The Best Elvis Song Elvis Never Recorded

david carroll BeaverDamUSA.comWe have some terrific oldies radio stations in Chattanooga.  A couple of them specialize in hits from the 1960s-80s era, and a few others feature classic top-40 songs as well.  This morning one of them played Queen’s “Crazy Little Thing Called Love,” which according to legend, lead singer Freddie Mercury wrote in the bathtub.  (I’ve had million dollar ideas in the shower too, but they seem to swirl down the drain).  His bandmates say it took him all of ten minutes.  He had to dry off quickly, grab his guitar and get the notes down before he forgot them.

It became a huge hit in England in late 1979, and a few months later some US stations got a hold of it, forcing Queen’s record company to release it here in the states.  By that time, the band had become famous here for intricate harmonies, multi-layered vocal tracks and bizarre lyrics, so its management was concerned that Queen fans in America would be turned off by the song’s retro sound.

But within weeks, the song zoomed to number one on the charts (the band’s first ever), and it was one of my most requested songs on the KZ-106 morning shift.  Then, and now, some people think it’s an Elvis Presley song.  In 1980, some people swore to me that Queen had re-recorded one of Elvis’ old songs.  Remember this was pre-Internet, you couldn’t look this stuff up.  I’d say, I know a lot of Elvis songs, and I’ve never heard this one.  “Oh it wasn’t a hit,” they’d say, “but Freddie Mercury must have found it on an old Elvis album.”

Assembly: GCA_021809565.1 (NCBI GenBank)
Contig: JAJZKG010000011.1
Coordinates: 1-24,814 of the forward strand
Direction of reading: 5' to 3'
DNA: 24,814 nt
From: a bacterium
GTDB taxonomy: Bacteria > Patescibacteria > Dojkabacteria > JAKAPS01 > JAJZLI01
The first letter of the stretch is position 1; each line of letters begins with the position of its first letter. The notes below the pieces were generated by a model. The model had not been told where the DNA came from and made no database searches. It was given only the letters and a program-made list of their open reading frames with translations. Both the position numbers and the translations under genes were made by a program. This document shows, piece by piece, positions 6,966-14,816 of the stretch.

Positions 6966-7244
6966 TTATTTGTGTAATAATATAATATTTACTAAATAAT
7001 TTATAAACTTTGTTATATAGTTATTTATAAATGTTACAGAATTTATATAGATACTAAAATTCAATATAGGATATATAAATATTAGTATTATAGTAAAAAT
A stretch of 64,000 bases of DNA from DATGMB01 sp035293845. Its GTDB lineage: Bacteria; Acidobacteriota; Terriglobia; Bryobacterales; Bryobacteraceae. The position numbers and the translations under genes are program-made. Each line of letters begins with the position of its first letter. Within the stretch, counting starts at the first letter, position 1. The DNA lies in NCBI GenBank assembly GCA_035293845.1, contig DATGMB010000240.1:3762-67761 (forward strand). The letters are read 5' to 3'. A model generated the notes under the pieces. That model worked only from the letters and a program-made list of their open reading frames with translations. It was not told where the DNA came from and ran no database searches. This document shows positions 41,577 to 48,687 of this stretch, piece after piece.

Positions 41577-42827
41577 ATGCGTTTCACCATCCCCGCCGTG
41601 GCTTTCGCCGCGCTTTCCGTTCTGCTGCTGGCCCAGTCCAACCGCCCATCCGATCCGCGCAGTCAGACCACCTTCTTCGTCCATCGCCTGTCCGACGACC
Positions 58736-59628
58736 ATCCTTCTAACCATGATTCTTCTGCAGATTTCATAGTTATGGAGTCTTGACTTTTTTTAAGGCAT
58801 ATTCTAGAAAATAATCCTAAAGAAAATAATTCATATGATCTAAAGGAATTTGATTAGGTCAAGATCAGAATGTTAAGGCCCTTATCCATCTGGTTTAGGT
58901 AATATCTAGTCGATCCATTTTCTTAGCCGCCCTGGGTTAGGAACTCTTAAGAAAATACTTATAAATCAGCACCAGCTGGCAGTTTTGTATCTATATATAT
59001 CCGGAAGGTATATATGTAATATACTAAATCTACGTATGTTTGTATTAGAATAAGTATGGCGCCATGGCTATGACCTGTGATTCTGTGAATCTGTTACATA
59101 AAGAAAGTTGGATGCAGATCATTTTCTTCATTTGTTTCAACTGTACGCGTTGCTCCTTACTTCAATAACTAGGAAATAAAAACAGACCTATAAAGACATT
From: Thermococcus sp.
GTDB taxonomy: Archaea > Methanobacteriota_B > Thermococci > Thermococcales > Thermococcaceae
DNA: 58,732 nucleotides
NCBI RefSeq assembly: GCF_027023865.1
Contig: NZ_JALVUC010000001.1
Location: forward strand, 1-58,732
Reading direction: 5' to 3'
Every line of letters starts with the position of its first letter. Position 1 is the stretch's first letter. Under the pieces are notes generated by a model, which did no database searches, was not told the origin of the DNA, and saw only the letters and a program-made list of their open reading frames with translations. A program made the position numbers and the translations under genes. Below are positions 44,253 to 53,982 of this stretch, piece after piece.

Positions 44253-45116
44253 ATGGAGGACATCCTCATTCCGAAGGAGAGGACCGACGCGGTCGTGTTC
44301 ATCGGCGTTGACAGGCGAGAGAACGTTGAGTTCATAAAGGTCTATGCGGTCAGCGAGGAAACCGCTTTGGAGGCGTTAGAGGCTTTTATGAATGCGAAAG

Truth is, Queen recorded it in the style of Elvis’ early rockabilly days, and even filmed a video that most of us never saw; MTV wouldn’t come along until a year or two later.  Elvis and his fellow 1950s Sun Records artists (Carl Perkins, Jerry Lee Lewis and Johnny Cash) influenced many young British musicians of the 60s and 70s, and this was Freddie Mercury’s way of paying tribute to the masters.  In the last years of Elvis’ life, most of his recordings were ballads and country-flavored songs, and the closest he came to his old rockin’ sound was “Burning Love” in 1972, five years before his death.  We’ll never know how the King would have sounded performing “Crazy Little Thing Called Love,” but I’ve always believed he would have nailed it, in his prime anyway.  So sit back and enjoy this video.  I think it’s one of the best-produced, best-performed records of the rock-and-roll era, and despite the band’s fears, it actually expanded their fan base worldwide.  Ready Freddie?

 

I Feel Good; I Knew That I Would

david carroll BeaverDamUSA.comNot too long ago, I walked out of my allergist’s office, and realized, “I feel good.”   Now, why waste valuable Internet space on my (knock on wood) good health?  Because I’ve made four lifestyle changes that have made me feel better than I did years ago.  Who knows, there may be someone reading this who wants to feel better, and maybe I can help.  I’m no doctor, but I have stayed in a Holiday Inn Express, and my first two initials are D.R.  Close enough.

1)  I finally went to the allergist.  Ever since I was in my twenties, I sneezed a lot.  I have vivid memories of spring softball games, with my beloved KZ-106 Foul Tips, sneezing my brains out.  My wife Cindy would suggest I see someone about it, but in typical male fashion, I’d blow it off (pun intended).  I remember telling her, “It’s no big deal, I sneeze every day of the year.”

True, but it got to the point that I was miserable, just downright sick every May.  The tree and grass pollen overwhelmed me.  Then in October the leaves would fall, and my misery level would rise again.  Twice a year, for several weeks at a time, I’d trudge on to work, on radio and TV, stuffed up and sore-throated.  It was just part of life, I thought.  About four years ago, I had the “scratch test” done, the allergies were identified, and the weekly shots in the arm began.  Soon they were bi-weekly, and now they’re monthly.  Easily the best doctor’s visit I ever made.  Relief was immediate.  This was a life-changer.